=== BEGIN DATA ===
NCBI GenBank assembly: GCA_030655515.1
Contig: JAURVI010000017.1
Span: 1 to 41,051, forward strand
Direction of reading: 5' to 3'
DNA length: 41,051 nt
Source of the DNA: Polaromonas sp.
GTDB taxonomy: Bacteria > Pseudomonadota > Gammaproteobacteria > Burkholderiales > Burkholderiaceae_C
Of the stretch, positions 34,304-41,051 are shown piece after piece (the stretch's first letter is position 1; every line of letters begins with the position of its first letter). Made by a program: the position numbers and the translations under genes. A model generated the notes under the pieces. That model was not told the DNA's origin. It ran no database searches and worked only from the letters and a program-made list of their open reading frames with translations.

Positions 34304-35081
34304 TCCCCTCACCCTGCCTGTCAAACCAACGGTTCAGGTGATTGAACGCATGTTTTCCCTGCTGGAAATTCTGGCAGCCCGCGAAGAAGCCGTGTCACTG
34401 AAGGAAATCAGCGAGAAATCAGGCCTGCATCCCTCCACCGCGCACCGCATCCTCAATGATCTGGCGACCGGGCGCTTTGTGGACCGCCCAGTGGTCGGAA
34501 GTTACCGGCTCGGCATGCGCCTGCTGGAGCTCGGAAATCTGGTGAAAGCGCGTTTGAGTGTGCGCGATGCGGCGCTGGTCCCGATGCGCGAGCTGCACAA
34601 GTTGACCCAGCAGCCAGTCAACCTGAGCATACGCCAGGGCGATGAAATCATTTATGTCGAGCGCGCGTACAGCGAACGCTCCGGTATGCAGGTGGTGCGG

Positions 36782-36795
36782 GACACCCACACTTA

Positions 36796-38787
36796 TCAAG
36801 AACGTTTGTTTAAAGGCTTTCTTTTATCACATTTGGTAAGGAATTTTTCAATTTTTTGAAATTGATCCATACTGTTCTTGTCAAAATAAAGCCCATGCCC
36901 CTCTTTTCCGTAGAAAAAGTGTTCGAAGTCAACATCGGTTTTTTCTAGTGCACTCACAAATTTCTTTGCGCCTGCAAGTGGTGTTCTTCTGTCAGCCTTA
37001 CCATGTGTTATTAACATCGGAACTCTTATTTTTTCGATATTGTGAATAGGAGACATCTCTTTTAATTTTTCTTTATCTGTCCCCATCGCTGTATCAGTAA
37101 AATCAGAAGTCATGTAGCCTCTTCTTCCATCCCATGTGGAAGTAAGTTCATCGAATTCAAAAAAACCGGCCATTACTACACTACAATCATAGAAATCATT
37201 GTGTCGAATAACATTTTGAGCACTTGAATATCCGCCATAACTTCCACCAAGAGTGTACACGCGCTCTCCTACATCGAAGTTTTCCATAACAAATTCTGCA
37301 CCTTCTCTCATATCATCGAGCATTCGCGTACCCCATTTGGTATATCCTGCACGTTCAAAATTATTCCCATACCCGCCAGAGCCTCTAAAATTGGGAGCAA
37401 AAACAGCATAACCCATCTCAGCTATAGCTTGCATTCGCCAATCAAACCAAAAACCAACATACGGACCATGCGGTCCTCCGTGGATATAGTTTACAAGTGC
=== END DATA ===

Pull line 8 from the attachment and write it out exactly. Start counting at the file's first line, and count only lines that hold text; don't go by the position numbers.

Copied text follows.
Of the stretch, positions 34,304-41,051 are shown piece after piece (the stretch's first letter is position 1; every line of letters begins with the position of its first letter). Made by a program: the position numbers and the translations under genes. A model generated the notes under the pieces. That model was not told the DNA's origin. It ran no database searches and worked only from the letters and a program-made list of their open reading frames with translations.